Bond Dealers See Agency MBS Spreads Narrow as Prepays Rise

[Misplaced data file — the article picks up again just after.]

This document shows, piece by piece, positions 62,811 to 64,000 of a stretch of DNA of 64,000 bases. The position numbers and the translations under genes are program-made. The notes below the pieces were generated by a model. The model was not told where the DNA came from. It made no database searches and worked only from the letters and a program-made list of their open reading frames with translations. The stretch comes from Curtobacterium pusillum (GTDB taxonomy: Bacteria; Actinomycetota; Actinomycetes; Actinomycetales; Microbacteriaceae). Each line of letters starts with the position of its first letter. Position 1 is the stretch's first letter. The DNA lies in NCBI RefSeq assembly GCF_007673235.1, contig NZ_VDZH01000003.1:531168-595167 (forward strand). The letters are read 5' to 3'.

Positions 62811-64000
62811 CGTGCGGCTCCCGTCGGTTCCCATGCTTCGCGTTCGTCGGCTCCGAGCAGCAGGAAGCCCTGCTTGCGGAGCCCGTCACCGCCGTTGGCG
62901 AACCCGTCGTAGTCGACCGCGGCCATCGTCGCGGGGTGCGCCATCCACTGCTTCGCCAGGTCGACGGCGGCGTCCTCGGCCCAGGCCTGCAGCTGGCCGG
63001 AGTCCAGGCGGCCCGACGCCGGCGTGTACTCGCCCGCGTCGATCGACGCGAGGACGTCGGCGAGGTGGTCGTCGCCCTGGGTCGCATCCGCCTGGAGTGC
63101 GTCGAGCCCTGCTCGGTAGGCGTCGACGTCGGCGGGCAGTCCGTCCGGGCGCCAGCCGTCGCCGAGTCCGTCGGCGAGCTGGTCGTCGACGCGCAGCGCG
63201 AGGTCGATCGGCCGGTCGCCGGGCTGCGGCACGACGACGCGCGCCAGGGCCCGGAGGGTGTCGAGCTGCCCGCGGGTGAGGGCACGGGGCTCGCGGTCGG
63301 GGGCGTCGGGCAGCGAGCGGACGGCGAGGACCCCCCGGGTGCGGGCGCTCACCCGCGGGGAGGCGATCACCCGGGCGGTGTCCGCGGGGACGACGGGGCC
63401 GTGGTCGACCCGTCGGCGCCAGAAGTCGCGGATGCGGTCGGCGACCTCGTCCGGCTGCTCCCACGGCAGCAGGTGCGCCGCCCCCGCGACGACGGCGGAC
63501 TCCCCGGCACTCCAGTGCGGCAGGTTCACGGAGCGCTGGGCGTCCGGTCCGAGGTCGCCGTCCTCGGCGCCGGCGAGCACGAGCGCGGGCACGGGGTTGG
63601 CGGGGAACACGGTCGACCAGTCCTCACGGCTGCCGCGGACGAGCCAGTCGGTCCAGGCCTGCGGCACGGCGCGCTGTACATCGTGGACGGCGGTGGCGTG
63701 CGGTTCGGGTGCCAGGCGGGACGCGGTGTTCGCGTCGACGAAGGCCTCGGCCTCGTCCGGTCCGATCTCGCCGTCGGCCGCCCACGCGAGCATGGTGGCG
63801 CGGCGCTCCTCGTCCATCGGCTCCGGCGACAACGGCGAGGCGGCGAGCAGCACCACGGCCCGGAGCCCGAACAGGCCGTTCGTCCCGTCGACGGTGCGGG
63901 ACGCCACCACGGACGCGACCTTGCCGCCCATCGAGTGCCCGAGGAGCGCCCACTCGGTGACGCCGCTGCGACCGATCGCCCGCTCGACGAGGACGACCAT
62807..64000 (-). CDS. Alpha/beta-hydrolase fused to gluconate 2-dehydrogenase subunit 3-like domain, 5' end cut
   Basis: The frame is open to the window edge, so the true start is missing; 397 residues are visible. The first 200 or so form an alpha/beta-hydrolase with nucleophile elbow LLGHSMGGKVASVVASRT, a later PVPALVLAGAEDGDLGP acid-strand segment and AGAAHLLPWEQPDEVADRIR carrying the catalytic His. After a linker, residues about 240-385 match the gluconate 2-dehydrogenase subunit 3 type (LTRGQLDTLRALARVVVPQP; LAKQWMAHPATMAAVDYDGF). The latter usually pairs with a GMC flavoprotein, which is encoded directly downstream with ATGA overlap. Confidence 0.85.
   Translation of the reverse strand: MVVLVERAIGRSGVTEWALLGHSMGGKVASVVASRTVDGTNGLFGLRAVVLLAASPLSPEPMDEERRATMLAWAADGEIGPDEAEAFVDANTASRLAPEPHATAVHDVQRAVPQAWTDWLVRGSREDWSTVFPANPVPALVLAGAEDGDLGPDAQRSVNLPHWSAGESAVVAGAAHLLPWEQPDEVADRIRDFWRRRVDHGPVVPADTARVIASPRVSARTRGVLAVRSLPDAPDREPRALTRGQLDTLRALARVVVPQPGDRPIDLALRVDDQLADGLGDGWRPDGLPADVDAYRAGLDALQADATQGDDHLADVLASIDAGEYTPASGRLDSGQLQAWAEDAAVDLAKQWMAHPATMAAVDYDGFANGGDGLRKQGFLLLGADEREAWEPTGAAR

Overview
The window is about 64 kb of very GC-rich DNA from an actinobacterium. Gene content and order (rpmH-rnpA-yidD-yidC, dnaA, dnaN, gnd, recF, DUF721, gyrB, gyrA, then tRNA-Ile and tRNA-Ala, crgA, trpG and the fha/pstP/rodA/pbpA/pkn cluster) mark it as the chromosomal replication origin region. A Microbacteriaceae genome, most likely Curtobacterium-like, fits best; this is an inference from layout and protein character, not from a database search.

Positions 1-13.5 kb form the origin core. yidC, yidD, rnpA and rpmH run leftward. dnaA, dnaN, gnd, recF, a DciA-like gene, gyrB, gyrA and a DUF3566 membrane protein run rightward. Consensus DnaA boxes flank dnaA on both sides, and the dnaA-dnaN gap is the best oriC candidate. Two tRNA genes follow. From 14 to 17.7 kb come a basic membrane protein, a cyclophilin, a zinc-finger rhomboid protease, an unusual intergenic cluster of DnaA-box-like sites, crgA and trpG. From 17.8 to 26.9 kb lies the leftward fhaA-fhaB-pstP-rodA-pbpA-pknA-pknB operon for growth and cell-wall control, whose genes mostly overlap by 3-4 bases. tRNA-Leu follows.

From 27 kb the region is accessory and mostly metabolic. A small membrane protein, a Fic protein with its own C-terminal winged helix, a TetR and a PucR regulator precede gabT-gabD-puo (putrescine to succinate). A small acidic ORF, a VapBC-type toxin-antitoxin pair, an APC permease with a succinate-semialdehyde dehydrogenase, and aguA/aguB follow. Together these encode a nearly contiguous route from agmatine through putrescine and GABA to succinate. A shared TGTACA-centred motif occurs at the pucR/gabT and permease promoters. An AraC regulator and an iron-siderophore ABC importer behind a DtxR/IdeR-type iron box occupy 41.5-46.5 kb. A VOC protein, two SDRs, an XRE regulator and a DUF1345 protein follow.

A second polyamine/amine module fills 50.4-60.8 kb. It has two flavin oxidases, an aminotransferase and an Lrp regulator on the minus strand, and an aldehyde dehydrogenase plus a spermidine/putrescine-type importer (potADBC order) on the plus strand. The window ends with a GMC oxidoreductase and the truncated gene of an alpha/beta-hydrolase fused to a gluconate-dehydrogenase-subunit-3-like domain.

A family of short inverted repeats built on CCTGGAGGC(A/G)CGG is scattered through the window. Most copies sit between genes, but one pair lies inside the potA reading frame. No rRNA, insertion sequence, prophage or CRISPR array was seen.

[Update 1 adds European spread data.] Yield spreads on agency mortgage-backed securities (MBS) narrowed to historic tights in recent months as prepay speeds increase at Fannie Mae (FNM) and Freddie Mac (FRE). The factors pushing the trend are a combination of the federal program to buy agency MBS, solid demand from private investors, and a move at Fannie and Freddie to buy out delinquent loans, all which accelerate prepayment speeds. Fannie Mae 4.5s, for example, are trading at +46bps to 10-year Treasuries, according to Daniel Leland, executive vice president of Dallas-based Southwest Securities Group (SWS). In Q207, before the onset of the economic recession, spreads were generally in the single digits for triple-A RMBS paper, but as recently as last week spreads showed an indication of narrowing further. The tightening may even fuel additional investments in agency collateral. The Federal Deposit Insurance Corp. (FDIC) placed its $1.8bn offering of structured notes, which priced within 10 bps of guidance. One class of notes worth $1.33bn priced at 55bps over Libor, 10bps tighter than the +65 bps guidance. The second class, $480m of notes, priced at 85bps over Libor, 5-10bps tighter than the +90-95 bps guidance. Spreads in the US look favorable, even compared with the private-label market in Europe (chart source: SG Cross Asset Research): As a board member of the Regional Bond Dealers Association, Leland also runs the taxable fixed-income division at SWS. He says the tightening of spreads is common across collateral. "All asset classes have been compressing across the board, whether it's in the credit arena or rates," Leland tells HousingWire. "We're at pre-crisis levels, which puts us back before the fall of '07 on everything except non-agency mortgages, which are still a lot tighter than before but wide relative to everything else.” The Federal Reserve is winding down a program to buy $1.25trn of agency MBS by the end of the month. The Fed "is still in the game" and actively buying agency MBS, Leland says, although there are only a few weeks left until the scheduled completion. The industry for months has questioned whether spreads will blow out again once the Fed exits the agency MBS market, withdrawing its substantial weekly demand. "Most people think it's a little crazy, as tight as things are getting right now," Leland says. "You would think, when the Fed quits their purchase program at the end of this month, with a big buyer leaving the marketplace, that spreads would widen, but I've been surprised just to see where we are currently." Foreign investors and major US banks appear likely to maintain demand for agency MBS, even after the Fed's exit. Foreign investor appetite for agency MBS appears stronger than previously thought, according to commentary last week from Credit Suisse. Banks’ demand for agency MBS should remain “strong” later this year, as the top 50 banks increased their agency MBS holdings by a total $108bn – or 17% – during 2009. Credit Suisse researchers found liquidity is rising at these banks as loan demand remains weak and the production of agency MBS increases. In the meantime, both Fannie and Freddie have stepped up efforts to buy out loans 120+ days delinquent. Fannie said last week it expects to purchase from 150,000 to 200,000 delinquent loans out of single-family MBS trusts during March. Freddie said in mid-February it would buy "substantially all" of its $69bn of 120+ day delinquent mortgages. Write to Diana Golobay. Disclosure: The author holds no relevant investment positions.